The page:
“Hello there, boys,” Torina purred. “I hope you’re all being good, or at least not too bad.” She paused to wink at Micah. “Not yet, anyway.”
Oren made an impatient noise in his throat and she moved to sit next to him. “Brother, I see your new appendage is still alive and well.”
Katelina cringed at the insult, but Etsuko didn’t.
“You’d have known that had you bothered to join us for breakfast,” Oren replied coldly.
“Pfft. I can feed later. I had better things to do than sit at the table and stare at all of you.”
“Better things or people?” Micah asked with a snicker.
“As if I’d tell you.” Torina tossed her red hair over her shoulder. “I hope it’s not raining in Munich.”
Katelina hunched down in her seat and closed her eyes. The weather was the least of her worries.
The rain stopped by the time they reached the marina. It was after dark and off-season, still Katelina had expected someone to meet them, but the place was deserted. Jorick helped her onto the dock. Though he didn’t say anything, she could feel his tension. Her eyes skipped from him to their surroundings.
The last time they’d been there had been nearer to midnight, and there had still been more life. A handful of other yachts had been moored, some with people on the decks enjoying a starlit night. This time, the slips stood empty and the wooden dock stretched lonely, wet, and silent. The buildings that crowded the seawall had also been teeming with life: a bar, a restaurant, and the harbor master’s office. Now both the signs and buildings were dark. The tinkle of drunken conversation had been replaced by the gentle lapping of the water and Katelina’s raspy breathing.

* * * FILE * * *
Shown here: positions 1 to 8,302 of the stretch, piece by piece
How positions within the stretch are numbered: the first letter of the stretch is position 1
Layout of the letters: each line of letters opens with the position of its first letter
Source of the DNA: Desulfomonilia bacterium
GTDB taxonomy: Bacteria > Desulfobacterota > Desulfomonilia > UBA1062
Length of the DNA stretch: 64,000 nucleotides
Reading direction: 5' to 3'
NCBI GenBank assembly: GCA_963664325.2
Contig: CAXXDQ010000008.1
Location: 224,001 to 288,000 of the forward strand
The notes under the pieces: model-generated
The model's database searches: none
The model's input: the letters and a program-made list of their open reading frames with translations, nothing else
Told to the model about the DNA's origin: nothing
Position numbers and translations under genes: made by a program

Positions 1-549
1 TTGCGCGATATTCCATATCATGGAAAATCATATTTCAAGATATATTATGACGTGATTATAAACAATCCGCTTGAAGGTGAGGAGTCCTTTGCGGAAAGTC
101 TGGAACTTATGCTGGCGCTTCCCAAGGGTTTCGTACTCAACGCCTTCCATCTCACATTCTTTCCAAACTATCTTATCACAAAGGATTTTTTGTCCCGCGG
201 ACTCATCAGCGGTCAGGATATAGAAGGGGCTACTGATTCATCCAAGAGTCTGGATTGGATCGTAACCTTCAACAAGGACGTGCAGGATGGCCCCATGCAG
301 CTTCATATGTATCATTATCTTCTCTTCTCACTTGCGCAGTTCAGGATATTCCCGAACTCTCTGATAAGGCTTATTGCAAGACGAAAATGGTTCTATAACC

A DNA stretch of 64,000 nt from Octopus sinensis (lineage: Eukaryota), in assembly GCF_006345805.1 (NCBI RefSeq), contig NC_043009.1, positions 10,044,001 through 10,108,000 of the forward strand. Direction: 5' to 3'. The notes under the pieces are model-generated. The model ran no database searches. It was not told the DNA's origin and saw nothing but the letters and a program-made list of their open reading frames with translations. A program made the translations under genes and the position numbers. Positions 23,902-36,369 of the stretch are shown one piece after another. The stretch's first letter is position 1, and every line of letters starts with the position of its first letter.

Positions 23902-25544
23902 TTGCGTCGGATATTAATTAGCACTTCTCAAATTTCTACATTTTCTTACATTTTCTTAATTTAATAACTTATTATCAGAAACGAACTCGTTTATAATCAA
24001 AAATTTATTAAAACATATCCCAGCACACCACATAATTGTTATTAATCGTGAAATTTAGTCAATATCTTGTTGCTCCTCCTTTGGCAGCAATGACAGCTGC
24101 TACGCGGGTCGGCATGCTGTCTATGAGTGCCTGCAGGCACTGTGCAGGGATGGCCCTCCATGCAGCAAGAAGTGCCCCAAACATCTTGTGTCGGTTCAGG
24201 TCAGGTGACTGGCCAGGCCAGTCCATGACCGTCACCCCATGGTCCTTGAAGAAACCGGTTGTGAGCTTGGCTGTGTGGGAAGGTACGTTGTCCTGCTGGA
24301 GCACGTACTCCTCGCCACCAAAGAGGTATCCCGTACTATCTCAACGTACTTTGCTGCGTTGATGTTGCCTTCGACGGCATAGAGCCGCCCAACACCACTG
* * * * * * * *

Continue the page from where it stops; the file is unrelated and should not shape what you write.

Jorick and Oren met each other’s eyes, as if a silent conversation passed between them. Given they were both mind readers, Katelina was sure that was the case.
The captain of the yacht climbed noisily onto the dock. “Where is everyone?”
“That’s the question.” Jorick squeezed Katelina’s hand reassuringly. “Come,” he raised his voice to address the others. “Stay on your guard.”
Micah snorted contemptuously. “Like you have to tell us. Come on, pee-wee.” He motioned to Loren and strode toward the buildings.
The teen followed enthusiastically, and Verchiel swung his black bag over his shoulder and trailed after them. Wolfe dug in his carry-on and produced a bizarre weapon. As if the long, curving hook wasn’t enough, it looked like several other blades had been tacked on for good measure and all stuck to a short handle. He met Sadihra’s gaze and a look of understanding passed between them. The Scharfrichterin would need no weapon because her ability, similar to telekinesis, made everything around her into one.
The captain offered them a smile. “Good luck. I’ll have someone bring your luggage up.” Then he disappeared into the yacht.
Jorick motioned Katelina to stay silent and carefully led her forward. Like the other vampires, he moved soundlessly, something she hadn’t mastered. She cringed as her footsteps echoed heavily on the damp wooden dock. She might as well shout, “Here we are!” Though, if there were other vampires nearby, they probably already knew.
Jorick and Micah jerked to a stop at the same time, and the others followed. They sniffed the air, and then Jorick released Katelina’s hand and stormed forward alone.
Verchiel tugged what looked like a short lacquered club from his bag. With a twist and a click, it separated into a short sword and a wooden scabbard. He motioned to Oren and Torina, but apparently neither had weapons on them.